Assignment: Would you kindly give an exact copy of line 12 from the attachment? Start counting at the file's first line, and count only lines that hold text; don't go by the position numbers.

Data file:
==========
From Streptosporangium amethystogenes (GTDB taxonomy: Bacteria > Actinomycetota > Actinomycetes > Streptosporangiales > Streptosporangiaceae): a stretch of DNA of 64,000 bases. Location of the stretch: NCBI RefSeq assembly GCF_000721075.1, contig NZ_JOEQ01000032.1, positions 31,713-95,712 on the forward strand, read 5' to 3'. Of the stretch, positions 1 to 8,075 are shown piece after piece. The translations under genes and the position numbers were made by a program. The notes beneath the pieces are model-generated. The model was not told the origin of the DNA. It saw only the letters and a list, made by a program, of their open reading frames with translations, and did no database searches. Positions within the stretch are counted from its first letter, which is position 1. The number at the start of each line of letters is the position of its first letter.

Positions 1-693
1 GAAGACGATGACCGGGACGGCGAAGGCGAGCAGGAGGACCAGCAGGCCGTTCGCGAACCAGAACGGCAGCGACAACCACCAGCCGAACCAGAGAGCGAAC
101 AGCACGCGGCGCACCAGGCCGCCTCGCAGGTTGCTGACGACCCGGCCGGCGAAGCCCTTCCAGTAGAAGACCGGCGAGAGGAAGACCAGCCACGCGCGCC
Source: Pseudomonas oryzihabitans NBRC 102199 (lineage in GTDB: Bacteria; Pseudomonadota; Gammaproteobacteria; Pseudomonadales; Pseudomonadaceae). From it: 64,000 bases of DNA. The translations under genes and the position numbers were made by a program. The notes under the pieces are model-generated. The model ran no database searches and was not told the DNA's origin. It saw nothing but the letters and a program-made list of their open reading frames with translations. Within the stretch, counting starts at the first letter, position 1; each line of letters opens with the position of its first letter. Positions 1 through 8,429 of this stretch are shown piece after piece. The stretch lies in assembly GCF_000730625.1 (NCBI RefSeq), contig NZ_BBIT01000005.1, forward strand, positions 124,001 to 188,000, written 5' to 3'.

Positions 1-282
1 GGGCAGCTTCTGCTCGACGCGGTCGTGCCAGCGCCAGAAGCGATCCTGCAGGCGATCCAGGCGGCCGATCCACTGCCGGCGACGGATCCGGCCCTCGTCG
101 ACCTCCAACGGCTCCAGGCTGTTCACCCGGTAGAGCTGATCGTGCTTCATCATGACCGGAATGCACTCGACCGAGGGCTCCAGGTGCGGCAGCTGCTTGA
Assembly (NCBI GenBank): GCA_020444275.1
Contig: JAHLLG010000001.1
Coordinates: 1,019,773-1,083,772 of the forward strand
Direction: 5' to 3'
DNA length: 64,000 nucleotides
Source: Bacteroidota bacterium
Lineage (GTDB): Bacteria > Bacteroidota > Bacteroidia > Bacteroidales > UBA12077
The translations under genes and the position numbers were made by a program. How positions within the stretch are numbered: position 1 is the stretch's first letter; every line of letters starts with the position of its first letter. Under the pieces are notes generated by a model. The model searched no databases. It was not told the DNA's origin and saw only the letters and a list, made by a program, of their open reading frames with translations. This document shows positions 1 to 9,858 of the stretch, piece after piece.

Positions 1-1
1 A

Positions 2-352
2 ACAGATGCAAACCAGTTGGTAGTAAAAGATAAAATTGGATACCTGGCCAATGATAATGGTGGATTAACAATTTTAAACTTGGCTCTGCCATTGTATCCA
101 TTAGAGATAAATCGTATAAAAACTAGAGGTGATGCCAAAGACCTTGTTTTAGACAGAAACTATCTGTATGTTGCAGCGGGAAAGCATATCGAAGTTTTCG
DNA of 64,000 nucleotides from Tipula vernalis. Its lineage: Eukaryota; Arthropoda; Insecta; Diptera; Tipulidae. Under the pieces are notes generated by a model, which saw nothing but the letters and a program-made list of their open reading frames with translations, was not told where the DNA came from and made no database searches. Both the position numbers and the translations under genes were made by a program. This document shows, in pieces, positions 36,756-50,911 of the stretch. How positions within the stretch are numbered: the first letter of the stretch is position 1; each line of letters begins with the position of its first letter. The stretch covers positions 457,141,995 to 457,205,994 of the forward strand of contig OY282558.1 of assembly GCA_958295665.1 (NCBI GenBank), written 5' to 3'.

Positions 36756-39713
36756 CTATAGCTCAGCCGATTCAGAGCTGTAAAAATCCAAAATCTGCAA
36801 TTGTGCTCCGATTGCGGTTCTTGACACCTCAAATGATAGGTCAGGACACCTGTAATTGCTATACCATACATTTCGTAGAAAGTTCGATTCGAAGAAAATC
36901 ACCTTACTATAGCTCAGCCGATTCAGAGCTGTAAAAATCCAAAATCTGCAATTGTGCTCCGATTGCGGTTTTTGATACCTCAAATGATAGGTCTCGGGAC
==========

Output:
Direction: 5' to 3'